It's been quiet around here because life events have needed all my attention. Fortunately, I've had some time over the past ten days to let some of recent turbulence settle and to begin re-establishing an equilibrium that isn't braced to handle a tidal wave that can be seen approaching. That doesn't mean the storms are over; they aren't. But I'm in a bit of a breathing space, with about a dozen blog posts in the background waiting to be finished (or started).
Today I'll warm up with a topic that came up recently on Twitter: how to wash a fleece of a type that is known to be prone to felting. This is the inquiring fleece-washer's first fleece. (By the way, it will be just fine. The fleece involved, a Hebridean, won't likely be stubborn about holding onto either its grease or its dirt.)
Part 1 of 3
My general washing practices take the potential for felting into account, and I use them with all types of wool. In these posts (I see there will need to be three, as the words and the photos have added up), I have done my best to use a sequence of pictures from the same washing session, although I needed to insert a few non-sequential photos to fill in particular points. I'm also going to show and talk about at least one thing I used to do that I don't do any more, and why: your washing situation may require it, as it may require other adjustments along the way.
I'll also go into a whole lot of detail, because it can be unnerving to wash one's first fleece, and I think more detail may be reassuring as long as the novice fleece-washer keeps in mind that there are only two esssential things to remember:
- Don't agitate the wool.
- Don't let the water cool off so that the dissolved stuff recongeals on the fiber.
My goal is to remove the lanolin and as much dirt as possible without drying out (or felting) the fiber. I don't pay much attention to vegetable matter during washing, except to note how much there is and of what type(s), for future reference. With few exceptions, it's easiest to remove vegetable matter when the wool is clean.
I make many choices that are very personal. I hand-wash in batches that let me see the wool as I'm working. I want to start getting to know the fiber at this stage, and I want to be able to ease out some of the dirt that might not be released if I were cleaning larger quantities or containing the fiber in bags (although I use bags in part of the drying stage).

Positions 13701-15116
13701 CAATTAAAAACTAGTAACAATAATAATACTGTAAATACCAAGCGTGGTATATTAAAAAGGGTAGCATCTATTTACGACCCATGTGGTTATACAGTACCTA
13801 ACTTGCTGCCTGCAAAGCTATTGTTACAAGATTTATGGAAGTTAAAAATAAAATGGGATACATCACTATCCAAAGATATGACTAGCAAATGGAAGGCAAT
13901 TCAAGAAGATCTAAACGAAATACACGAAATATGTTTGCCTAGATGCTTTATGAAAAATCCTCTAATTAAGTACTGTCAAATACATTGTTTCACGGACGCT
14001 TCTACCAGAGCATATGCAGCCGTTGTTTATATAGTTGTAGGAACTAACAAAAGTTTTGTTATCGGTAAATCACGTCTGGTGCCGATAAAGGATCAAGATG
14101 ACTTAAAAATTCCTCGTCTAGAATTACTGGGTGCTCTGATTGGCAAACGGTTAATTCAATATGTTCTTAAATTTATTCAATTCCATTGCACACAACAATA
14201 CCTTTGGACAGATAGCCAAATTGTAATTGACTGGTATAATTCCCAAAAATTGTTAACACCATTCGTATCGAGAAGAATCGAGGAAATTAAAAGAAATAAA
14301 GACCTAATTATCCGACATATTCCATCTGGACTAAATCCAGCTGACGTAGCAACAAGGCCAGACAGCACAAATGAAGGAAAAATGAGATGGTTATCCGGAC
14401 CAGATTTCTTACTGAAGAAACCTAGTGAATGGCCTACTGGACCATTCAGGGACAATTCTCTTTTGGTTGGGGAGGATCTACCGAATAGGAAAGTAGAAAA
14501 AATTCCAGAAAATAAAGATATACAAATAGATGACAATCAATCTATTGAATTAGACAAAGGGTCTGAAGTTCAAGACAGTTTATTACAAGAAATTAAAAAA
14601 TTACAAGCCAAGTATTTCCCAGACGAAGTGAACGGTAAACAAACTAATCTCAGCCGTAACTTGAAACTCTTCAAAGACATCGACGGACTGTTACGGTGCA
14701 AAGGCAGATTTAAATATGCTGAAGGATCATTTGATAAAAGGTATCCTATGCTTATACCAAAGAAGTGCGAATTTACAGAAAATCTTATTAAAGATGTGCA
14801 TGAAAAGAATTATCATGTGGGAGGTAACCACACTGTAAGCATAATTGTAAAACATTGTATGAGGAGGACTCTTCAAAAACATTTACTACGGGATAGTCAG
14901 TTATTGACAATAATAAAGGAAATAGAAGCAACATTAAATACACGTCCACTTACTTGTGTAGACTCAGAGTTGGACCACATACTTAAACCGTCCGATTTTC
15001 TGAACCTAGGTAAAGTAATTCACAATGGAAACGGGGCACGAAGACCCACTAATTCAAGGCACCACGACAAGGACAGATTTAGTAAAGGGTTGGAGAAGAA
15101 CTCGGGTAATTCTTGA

There are myriad ways to clean wool. Some people prepare net-wrapped rolls of individual locks. Some wash in big bags. Some use the container of a washing machine as a basin. Some use methods similar to mine but with fewer rinses and washes (maybe they generally have cleaner fleeces to work with!—with some of the breeds I enjoy spinning, I don't have the option of a super-clean starting point). All of these are appropriate choices for certain situations.
There is also the so-called suint method, which some people like a lot but I don't intend to try, again for personal reasons. I'm allergic to mold and mildew. I dislike strong, bad smells (barnyards are fine; feedlots and other odor-sources of similar intensity are not). And while I'm willing to accept the risk of fleeting exposure to small amounts of agricultural chemicals (like sheep dip) when well diluted by water that is continually freshened, I'd rather not spend time in the vicinity of a solution that contains (with the recommended repeated use) increasing concentrations of those unknowns.
So: I like to wash wool in the way I'm about to describe. It takes some time, but not an inordinate amount. It gives me access to quite a bit of knowledge of the individual fleece while I'm working. There's a rhythm to it. It suits the layout of my house reasonably well. And I find it rewarding to fully experience the transformation from raw substance to clean working material. Every time.
I'm going to overuse some words. One of them will be "gently." There's a reason I'm not editing out the repetitions. There's much less direct work in washing wool than you might imagine. Moving the water around is the big piece of it.
The entire normal sequence during which I need to pay attention takes on average 2 hours, give or take a little. It involves three stages:
- Soaking in clear water. (Usually 1 or 2 cycles.)
- Soaking in cleansing solution. (Possibly 1 cycle, usually 2 cycles, sometimes 3.)
- Soaking in rinse water. (Maybe 1 cycle, usually 2 cycles.)
Each cycle is about 20 minutes long.
When I begin with a comparatively clean fleece, I can complete washing in about 1 hour (one cycle of each type) and be completely done (on the racks and drying) in 1.5 hours—1.25 if I don't get distracted by anything else while I'm washing (that's rare; I almost always get a little distracted). Because I do other work while the wool soaks (things that can be accomplished in short chunks of time) and am not maximally efficient, I plan on having at least 2.5 hours available before I need to be somewhere else. An especially dirty fleece will require extra initial soaks or washes (stages 1 and 2). And I always end by giving the bathtub a thorough scrubbing when I'm done for the day.